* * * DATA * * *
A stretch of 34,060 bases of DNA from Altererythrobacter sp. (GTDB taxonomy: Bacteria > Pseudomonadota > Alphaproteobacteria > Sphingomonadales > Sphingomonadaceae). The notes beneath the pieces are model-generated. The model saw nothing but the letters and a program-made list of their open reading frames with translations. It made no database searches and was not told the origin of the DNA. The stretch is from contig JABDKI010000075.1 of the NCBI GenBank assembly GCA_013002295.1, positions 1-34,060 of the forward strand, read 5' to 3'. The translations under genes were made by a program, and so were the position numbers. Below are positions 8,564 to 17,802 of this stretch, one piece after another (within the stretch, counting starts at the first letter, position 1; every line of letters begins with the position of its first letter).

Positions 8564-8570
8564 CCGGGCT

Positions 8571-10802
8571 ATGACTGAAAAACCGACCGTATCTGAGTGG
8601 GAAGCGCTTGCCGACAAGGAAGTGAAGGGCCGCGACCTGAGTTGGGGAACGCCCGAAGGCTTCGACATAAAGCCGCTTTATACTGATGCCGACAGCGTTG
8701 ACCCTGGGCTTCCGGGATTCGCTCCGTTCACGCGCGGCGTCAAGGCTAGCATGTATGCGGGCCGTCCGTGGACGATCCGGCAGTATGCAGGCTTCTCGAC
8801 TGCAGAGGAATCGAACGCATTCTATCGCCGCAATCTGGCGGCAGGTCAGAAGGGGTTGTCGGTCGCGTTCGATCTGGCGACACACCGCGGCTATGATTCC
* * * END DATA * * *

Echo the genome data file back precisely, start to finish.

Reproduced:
A stretch of 34,060 bases of DNA from Altererythrobacter sp. (GTDB taxonomy: Bacteria > Pseudomonadota > Alphaproteobacteria > Sphingomonadales > Sphingomonadaceae). The notes beneath the pieces are model-generated. The model saw nothing but the letters and a program-made list of their open reading frames with translations. It made no database searches and was not told the origin of the DNA. The stretch is from contig JABDKI010000075.1 of the NCBI GenBank assembly GCA_013002295.1, positions 1-34,060 of the forward strand, read 5' to 3'. The translations under genes were made by a program, and so were the position numbers. Below are positions 8,564 to 17,802 of this stretch, one piece after another (within the stretch, counting starts at the first letter, position 1; every line of letters begins with the position of its first letter).

Positions 8564-8570
8564 CCGGGCT

Positions 8571-10802
8571 ATGACTGAAAAACCGACCGTATCTGAGTGG
8601 GAAGCGCTTGCCGACAAGGAAGTGAAGGGCCGCGACCTGAGTTGGGGAACGCCCGAAGGCTTCGACATAAAGCCGCTTTATACTGATGCCGACAGCGTTG
8701 ACCCTGGGCTTCCGGGATTCGCTCCGTTCACGCGCGGCGTCAAGGCTAGCATGTATGCGGGCCGTCCGTGGACGATCCGGCAGTATGCAGGCTTCTCGAC
8801 TGCAGAGGAATCGAACGCATTCTATCGCCGCAATCTGGCGGCAGGTCAGAAGGGGTTGTCGGTCGCGTTCGATCTGGCGACACACCGCGGCTATGATTCC